Okay, let’s say your deal is lust. Hey, man, maybe you know you’ll be on a business trip Thursday night in Phoenix. You know you’ll be by yourself in a hotel room, and you know that, as most hotels do, they will have adult movies available for you. And you know that you can order an adult movie without the adult movie appearing on your hotel bill. Instead of saying, “God, take lust from my life,” just say, “Lord, I’m going to be in Phoenix, and between the hours of 10:30PM and Midnight, You give me Your mind, Your read on sexuality. Help me to concentrate on the purer things of life.”
Here’s what will happen when we pray concentrated, driven prayers. After the business meeting, when you reflect the nature and character of Christ, you’ll say, “Yeah!” Throw yourself a party. Say, “Man, I’m getting victory over my pride!” After you’ve taken a tour of your friend’s mansion, say, “Lord, thank You. You gave me contentment. I appreciated the stuff without having to own it. Thank You.” After you check out of the hotel room in Phoenix, say, “Lord, thank You. You gave me victory.” Pray concentrated, driven, highly focused prayers. It will change your life. It will take you from the surface to the depths.
Let’s define another one: Renovate—“To restore to good condition.” That is the focus of the Christian life. That’s what it’s about. To restore to good condition. That’s what confession and forgiveness will do. It’s amazing how hip it is these days to renovate houses and to renovate bedrooms and bathrooms. And when you renovate, you’ve got to do a lot of work. And if you do renovation yourself, you’re going to take out a lot of trash, a lot of garbage.
Several years ago, Lisa and I lived next door to a family that had two Rottweilers. These dogs were penned up in this privacy fence, they were never walked or taken out. There was a six-inch gap underneath the fence, and these dogs were so mean, they used to get underneath that gap and show their teeth at me and go “hnkgrrrr,” like that. One afternoon I was shooting basketball. I took a shot with my brand new Michael Jordan basketball. I missed it. It went over the fence, and I heard this sound, “hnnrk grrr grrrrr….shhhhhhhh….” They ate my basketball! Several weeks later—I had forgotten about the gap at the bottom of the fence—I was dragging out the trash. I had six hefty trash bags and was dragging them out to the street. All of a sudden, I felt something start pulling at me. I looked, and the Rottweilers were grabbing at the trash bags. They were trying to pull them underneath the fence! I was in a tug of war with them. Finally, I overpowered the dogs, took the trash out, and put it on the street.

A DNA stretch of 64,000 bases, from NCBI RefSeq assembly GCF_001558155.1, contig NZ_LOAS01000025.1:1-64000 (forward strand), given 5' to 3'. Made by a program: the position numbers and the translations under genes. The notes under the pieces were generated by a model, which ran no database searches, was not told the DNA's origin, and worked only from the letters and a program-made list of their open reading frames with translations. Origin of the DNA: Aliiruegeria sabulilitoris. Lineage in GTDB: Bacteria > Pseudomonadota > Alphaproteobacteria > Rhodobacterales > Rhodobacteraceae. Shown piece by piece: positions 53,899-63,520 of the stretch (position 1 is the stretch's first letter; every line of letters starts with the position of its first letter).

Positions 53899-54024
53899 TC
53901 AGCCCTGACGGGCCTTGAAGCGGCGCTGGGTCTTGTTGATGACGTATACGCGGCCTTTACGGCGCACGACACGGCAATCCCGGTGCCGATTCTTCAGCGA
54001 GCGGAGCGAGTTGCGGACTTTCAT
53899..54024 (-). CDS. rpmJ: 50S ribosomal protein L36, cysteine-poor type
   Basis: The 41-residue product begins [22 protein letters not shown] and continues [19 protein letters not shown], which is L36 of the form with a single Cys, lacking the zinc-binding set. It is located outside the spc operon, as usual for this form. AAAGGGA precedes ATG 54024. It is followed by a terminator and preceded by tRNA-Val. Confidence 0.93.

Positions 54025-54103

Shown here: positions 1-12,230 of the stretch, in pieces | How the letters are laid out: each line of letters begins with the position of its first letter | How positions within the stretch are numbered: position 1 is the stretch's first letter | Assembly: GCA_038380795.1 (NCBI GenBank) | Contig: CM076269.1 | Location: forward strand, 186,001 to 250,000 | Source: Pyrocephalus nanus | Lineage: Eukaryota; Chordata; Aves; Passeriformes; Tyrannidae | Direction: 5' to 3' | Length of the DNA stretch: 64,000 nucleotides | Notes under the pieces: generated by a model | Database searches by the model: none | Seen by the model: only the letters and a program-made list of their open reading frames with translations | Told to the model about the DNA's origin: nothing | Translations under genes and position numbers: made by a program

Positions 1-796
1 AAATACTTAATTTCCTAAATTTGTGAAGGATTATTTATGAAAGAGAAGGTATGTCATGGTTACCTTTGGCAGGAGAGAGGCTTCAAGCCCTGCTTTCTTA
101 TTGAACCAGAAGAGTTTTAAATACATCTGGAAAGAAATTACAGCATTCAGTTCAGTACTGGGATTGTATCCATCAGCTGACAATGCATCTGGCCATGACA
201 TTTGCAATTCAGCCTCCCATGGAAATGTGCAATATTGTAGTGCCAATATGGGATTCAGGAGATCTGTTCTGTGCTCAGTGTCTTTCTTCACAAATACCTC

When you begin to deal with the seven deadly sins, when you begin to take out the trash regularly in your life, the evil one, that Rottweiler, will go, “Don’t! Don’t do it! It’s not worth it. You’re not strong enough. Christ is not able. Don’t take out the trash. Don’t take out the trash!” But I challenge you to take out the trash, to deal with the seven deadly sins. Because when you take the trash out to the street, here’s what will happen. You’ll go back inside, you’ll look out the window, and you’ll see a white pristine Waste Management truck drive up. And on the side of this truck it’ll say, “God and Son Waste Management: Taking out Trash in Believer’s Lives for 2000 Years.” And you’ll see Jesus nod to one of the angels, and the angels will pick up your trash, throw it in the truck, and vrroooom, it’s gone. You don’t take the trash out, though, once a year. You take out the trash regularly and systematically. Because that truck is just picking it up and taking it away, picking it up and taking it away, picking it up and taking it away.
I kind of left you hanging on the scuba story. You’re probably thinking, “Well, Ed, did you just float on the surface, with Casey, Keith’s dive master girlfriend, for thirty minutes?” No, I didn’t. She worked with me, and slowly I began to descend, clear my ears. And slowly but surely, I began to go deep, and then I found myself swimming with Lisa, Keith the dive master, my friends, and Casey, exploring this beautiful reef. It was incredible. God does not want any of us to be stuck on the surface. He wants us to deal with sinetics, because when we do that, we’ll go down from the surface, and we’ll really go deep.